• Ignore experts pontificating about the future of stocks, bonds, interest rates, or inflation. No one knows what’s going to happen tomorrow.
  • Get outside, take a trip, volunteer, visit a friend, start a hobby, mentor a child, because this too shall pass.

However, no one knows the day or hour when these things will happen, not even the angels in heaven or the Son himself. Only the Father knows. ~ Matthew 24:36

June 18, 2022

Bill Parrott, CFP®, is the President and CEO of Parrott Wealth Management, located in Austin, Texas. Parrott Wealth Management is a fee-only, fiduciary, registered investment advisor firm. Our goal is to remove complexity, confusion, and worry from the investment and financial planning process so our clients can pursue a life of purpose. Our firm does not have an asset or fee minimum, and we work with anybody who needs financial help regardless of age, income, or asset level. PWM’s custodian is TD Ameritrade, and our annual fee starts at .5% of your assets and drops depending on the level of your assets.

Note: Investments are not guaranteed and do involve risk. Your returns may differ from those posted in this blog. PWM is not a tax advisor, nor do we give tax advice. Please consult your tax advisor for items that are specific to your situation. Options involve risk and aren’t suitable for every investor.


[1] YCHARTS

What If I’m Wrong?

During my final semester of college, I discovered the stock market through an investment class. The professor opened my eyes to the possibility of creating wealth by owning great American companies. In the Fall of 1987, I experienced Black Monday in my college classroom; I didn’t lose money because I didn’t own stocks. Despite the crash, or because of it, I became enthralled with equities.

Since 1987, I’ve been a student of the stock market reading thousands of books and articles, studying legendary investors like Graham, Buffett, Lynch, Templeton, Miller, Bogle, Marks, etc. – each one a raging capitalist who believed in America’s economic engine. These notable investors bought stocks during troubled times, which is why they’re worth multi-millions and billions. Warren Buffett, at 91, continues to purchase companies and could care less about market drops or corrections. In fact, he has been on a buying spree this year, despite the decline in the market.

Since 1926, stocks have averaged 10% per year despite wars, recessions, corrections, and inflation spikes. The market has always rebounded from previous pullbacks, but what if this time is different? What if stocks don’t recover? Is this the beginning of the end for equities? What if the sun does not rise tomorrow? Is it time to bury your money in the backyard or under your mattress? Maybe it is. Perhaps now is the time to abandon equities and embrace cash.

It feels like the end of times because stocks are off to their third-worst start ever while bonds posted their worst returns. The S&P 500 is down 19%, and Bloomberg’s US Aggregate Bond index is off nearly 10%! It’s unusual for stocks and bonds to perform poorly simultaneously. Historically, when stocks fall, bonds rise. During the previous five S&P 500 Index corrections, where stocks fell 20%, bonds rose 2.2%.[1] According to the Capital Group, the average annual return for the ten years ending December 2021 was 16.5%, and the average annual return for 10-year rolling periods dating back to 1974 was 15.74%. From 2012 to 2021, a $10,000 investment grew to $37,900, but if you missed the 40 best days, your valuation dropped to $10,050.[2] According to Bloomberg, bonds have made money 100% of the time during every rolling 5-year period dating back to 1926.[3] Time in the market is more important than timing the market.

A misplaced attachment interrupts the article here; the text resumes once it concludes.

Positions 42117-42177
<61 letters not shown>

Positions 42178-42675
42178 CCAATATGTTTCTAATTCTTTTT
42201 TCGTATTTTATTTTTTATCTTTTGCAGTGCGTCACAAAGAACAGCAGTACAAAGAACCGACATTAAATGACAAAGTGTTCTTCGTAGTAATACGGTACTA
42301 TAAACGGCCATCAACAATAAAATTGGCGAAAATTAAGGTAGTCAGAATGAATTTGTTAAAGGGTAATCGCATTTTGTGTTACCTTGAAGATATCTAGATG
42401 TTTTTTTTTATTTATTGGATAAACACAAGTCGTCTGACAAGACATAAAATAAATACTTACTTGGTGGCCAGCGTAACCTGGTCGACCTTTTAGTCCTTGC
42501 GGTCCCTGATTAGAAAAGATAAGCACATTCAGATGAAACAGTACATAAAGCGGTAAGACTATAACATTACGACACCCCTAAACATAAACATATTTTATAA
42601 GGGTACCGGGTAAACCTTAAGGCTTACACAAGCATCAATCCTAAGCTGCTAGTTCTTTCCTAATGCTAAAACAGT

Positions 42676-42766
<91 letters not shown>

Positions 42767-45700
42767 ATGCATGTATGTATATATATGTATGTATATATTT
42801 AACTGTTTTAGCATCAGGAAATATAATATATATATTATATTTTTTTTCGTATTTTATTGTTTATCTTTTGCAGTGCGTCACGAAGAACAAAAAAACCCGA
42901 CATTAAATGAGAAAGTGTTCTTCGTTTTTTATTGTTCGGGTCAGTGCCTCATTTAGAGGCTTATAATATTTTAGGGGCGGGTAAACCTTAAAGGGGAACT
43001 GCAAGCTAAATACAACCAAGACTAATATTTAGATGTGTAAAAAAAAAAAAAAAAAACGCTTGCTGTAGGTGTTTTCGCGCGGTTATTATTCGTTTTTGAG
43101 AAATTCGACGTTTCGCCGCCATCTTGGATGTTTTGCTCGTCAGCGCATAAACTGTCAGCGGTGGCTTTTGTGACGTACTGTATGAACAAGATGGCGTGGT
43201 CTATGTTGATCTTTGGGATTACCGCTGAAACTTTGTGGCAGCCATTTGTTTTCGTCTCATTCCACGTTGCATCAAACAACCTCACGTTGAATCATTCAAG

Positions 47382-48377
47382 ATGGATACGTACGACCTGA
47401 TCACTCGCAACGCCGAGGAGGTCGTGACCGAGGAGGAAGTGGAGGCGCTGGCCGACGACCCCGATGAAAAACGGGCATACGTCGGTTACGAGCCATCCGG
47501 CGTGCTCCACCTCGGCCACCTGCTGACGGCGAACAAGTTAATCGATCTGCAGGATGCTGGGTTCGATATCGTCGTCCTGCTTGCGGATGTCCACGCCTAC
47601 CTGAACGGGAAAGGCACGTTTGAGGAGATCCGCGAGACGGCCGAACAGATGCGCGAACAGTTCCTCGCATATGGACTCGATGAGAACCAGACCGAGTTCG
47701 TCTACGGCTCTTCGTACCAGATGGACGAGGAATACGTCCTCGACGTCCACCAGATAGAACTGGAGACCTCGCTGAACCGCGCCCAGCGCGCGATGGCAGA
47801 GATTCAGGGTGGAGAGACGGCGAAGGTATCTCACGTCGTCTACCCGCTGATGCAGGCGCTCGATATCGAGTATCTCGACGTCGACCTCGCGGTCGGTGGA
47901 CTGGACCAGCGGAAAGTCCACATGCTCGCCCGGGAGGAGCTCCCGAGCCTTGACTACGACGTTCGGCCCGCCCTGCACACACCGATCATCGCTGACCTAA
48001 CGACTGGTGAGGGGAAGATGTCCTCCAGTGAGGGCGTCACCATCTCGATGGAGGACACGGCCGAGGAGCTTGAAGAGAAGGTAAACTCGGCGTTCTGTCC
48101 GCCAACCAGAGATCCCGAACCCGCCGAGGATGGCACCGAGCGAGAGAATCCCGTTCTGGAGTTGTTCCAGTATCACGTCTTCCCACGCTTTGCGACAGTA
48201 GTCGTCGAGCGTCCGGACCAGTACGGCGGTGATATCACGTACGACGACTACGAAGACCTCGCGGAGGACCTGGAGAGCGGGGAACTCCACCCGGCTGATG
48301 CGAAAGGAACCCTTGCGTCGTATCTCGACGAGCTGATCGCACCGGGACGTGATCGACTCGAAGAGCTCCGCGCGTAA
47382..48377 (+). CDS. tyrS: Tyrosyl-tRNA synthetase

Inflation spikes have occurred about fifteen times over the past 108 years or every seven years. We last experienced a severe increase more than forty years ago, from 1977 to 1980. Once inflation started to wane, the stock market soared to all-time highs from 1982 to 1999, rising by 1,211%. The market declined slightly in 1990, closing down 6%, but the bull run did not end until 2000, when stocks crashed during the Tech Wreck.[4] What about 1987? On October 19, 1987, stocks fell more than 22% or 508 points. Despite the drop, the market finished the year in positive territory.

Is it possible that McDonald’s stops selling hamburgers or Apple no longer offers earbuds? Will people stop shopping at Amazon, Target, or Walmart? Will Budweiser halt selling beer at baseball games? Will Norfolk Southern and Union Pacific quit shipping materials across the country? Will Tesla stop building electric cars? Will Southwest Airlines leave the airline industry, or gasp, Starbucks exits the coffee business? It’s possible but not probable.

I spent considerable time a McDonald’s while attending college, and when I ordered food, I didn’t care if its stock was up or down. I started my investment career in 1990, and my first recommendation was McDonald’s because people must eat. It fell 15% in 1990, and clients were worried it would fall further. I told them to visit any McDonald’s in the world at noon, and if it was empty, we would sell the stock. I never received a call. Since 1990, McDonald’s stock has risen 5,210%. A $100,000 investment is now worth $5.35 million.

The Dow Jones has weathered many storms and achieved several milestones, but investors were nervous when the index was 30, 300, 3,000, and 30,000. When it reaches 300,000, investors will be anxious —human nature. Do not let your short-term fears derail your long-term goals, and don’t bet against great American companies.